By Fergie Galeromeloe, aspiring ACIA
Black History Month is still a new concept to me. I only started celebrating it when I moved to Canada three years ago. I was born and raised in Botswana, and people in Africa plainly do not celebrate Black History Month, as we don’t feel much association with that legacy. It was only after moving to North America, when I learned about historical Black figures such as Frederick Douglass and Harriet Tubman and their contributions to North American history, that I came to appreciate the celebration. I found it very fascinating, in fact!
The concept of dedicating a month to celebrate the accomplishments of Black North Americans throughout history inspired me to want to learn more and gain a deeper understanding of the lives and cultures of Black people in North America, especially in Canada. I currently help mentor a few young Black men in Toronto, and this experience has allowed me to learn about their lives, cultures and – most importantly – what it means to be a Black Canadian.
During the month of February, other youth mentors and I conduct workshops where the young men we mentor learn about the history of hip-hop in North America. We believe that this knowledge of the genre can be used to teach social justice through historic events as well as to challenge the status quo. It also serves as a very fun way to learn about different aspects of Black history and culture.
I believe that it is also very important to celebrate Black history within the actuarial world and to recognize outstanding Black figures in the field, such as Robert J. Randall Sr., who was the first ever fully certified Black actuary, and more recently, John Robinson (who I find very inspirational) and Roosevelt Mosley, the first Black presidents of the Society of Actuaries and the Casualty Actuarial Society respectively.
The Black community is underrepresented within the actuarial community in North America, making up less than 4% of all actuaries in the United States. This also holds true in Canada, which is why I find it especially important to highlight the achievements of Black actuaries during this special occasion.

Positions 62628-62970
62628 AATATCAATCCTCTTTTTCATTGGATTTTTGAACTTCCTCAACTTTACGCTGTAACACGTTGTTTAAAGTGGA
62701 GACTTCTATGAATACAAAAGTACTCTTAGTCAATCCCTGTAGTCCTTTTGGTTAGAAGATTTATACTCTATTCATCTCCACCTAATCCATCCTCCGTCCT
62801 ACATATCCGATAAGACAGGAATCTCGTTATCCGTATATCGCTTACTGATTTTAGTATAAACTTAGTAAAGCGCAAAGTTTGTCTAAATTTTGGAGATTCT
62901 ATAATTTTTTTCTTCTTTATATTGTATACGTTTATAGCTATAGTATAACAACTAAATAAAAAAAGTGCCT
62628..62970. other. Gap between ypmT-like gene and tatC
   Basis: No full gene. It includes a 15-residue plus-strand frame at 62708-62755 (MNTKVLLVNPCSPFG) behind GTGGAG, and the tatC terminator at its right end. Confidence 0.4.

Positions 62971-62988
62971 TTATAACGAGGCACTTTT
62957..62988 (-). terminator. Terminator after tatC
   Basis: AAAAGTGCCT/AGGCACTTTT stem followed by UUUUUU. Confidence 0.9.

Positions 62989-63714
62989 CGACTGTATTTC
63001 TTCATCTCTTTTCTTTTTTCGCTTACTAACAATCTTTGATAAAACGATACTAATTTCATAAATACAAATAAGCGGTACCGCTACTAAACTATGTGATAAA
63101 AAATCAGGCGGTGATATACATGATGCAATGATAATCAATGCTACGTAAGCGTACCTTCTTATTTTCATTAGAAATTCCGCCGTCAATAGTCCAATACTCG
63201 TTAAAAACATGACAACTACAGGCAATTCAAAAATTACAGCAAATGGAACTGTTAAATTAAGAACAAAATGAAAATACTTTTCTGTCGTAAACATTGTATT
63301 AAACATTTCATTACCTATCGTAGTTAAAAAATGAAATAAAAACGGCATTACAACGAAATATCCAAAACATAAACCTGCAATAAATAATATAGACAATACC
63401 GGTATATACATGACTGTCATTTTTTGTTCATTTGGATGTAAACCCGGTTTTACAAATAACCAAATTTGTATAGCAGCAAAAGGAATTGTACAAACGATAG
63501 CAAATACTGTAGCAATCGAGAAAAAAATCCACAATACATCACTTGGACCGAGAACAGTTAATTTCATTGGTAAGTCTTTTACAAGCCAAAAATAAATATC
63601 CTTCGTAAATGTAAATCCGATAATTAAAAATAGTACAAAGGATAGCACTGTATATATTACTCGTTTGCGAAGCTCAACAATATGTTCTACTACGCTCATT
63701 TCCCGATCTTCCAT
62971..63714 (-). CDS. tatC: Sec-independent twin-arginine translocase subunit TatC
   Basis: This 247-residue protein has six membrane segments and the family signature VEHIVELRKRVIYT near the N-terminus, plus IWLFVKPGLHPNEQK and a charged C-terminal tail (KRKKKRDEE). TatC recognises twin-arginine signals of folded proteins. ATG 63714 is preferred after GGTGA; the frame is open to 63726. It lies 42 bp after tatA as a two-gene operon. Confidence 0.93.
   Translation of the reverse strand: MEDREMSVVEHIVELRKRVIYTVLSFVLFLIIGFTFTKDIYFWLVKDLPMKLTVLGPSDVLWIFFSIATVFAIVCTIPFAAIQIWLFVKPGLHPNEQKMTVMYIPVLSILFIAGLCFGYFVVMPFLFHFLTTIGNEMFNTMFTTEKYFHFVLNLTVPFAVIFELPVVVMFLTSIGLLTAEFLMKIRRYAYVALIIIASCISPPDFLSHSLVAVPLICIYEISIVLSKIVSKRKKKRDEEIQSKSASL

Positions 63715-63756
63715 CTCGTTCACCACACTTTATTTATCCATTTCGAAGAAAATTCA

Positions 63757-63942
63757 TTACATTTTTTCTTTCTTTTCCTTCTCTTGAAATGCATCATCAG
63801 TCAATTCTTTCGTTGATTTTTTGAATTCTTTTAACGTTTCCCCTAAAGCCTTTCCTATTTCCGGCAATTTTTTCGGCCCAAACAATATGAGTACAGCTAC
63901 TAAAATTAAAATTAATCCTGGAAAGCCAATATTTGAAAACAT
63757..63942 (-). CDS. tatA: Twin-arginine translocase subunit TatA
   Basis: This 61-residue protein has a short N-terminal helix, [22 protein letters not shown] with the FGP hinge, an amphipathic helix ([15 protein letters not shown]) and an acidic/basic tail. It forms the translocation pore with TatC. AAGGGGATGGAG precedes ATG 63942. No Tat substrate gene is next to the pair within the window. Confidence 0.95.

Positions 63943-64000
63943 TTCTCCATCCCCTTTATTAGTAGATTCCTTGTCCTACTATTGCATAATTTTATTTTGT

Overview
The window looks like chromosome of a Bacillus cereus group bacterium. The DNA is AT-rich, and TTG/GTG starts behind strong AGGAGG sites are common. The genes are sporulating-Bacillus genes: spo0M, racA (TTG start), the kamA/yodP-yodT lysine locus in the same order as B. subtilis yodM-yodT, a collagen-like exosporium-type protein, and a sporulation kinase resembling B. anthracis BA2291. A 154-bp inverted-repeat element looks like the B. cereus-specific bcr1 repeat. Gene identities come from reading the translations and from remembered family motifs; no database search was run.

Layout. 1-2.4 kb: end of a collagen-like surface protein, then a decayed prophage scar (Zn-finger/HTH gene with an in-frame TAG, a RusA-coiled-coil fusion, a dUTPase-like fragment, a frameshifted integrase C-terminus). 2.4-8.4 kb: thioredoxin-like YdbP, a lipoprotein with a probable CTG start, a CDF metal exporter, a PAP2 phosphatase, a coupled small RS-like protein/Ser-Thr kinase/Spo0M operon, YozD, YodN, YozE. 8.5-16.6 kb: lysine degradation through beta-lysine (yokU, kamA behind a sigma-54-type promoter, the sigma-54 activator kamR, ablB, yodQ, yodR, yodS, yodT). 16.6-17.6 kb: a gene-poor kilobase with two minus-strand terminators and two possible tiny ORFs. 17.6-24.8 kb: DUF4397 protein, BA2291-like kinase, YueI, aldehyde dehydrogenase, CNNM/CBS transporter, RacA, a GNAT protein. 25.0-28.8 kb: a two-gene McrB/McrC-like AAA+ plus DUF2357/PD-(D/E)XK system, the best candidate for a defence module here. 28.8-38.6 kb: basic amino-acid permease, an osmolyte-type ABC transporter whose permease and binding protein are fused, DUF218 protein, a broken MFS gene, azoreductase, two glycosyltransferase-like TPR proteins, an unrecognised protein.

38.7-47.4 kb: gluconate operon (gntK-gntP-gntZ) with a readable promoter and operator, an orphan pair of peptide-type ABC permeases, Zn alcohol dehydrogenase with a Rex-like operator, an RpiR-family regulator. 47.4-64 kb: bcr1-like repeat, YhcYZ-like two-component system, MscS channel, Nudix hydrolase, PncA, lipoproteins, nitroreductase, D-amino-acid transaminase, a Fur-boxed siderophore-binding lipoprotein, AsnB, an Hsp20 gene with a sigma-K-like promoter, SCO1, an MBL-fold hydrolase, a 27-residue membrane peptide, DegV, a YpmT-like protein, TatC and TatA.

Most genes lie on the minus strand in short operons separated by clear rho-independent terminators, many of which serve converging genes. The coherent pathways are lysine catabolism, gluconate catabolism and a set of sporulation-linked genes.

When I first began my undergraduate studies, I felt like I didn’t belong in the actuarial program – there were very few Black students in that program that year (around five in total). That’s why I felt so overjoyed when I found the Toronto branch of the International Association of Black Actuaries (IABA).
Through IABA, I’m able to interact with and learn from actuaries with whom I share a culture and life experiences. I’m very pleased to see the amount of support that IABA receives from other large actuarial institutes, such as the CIA. The support of the CIA and other actuarial organizations is a great indicator that everyone recognizes the potential, success and achievements of Black actuaries.
From my new perspective, Black History Month shows that we in the Black community are very capable of achieving greatness and overcoming adversity – it shows that we are way more than what society has perceived us to be. Beyond celebrating history, Black History Month serves as a way to celebrate the fruitful future of our community.
This article reflects the opinion of the author and does not represent an official statement of the CIA.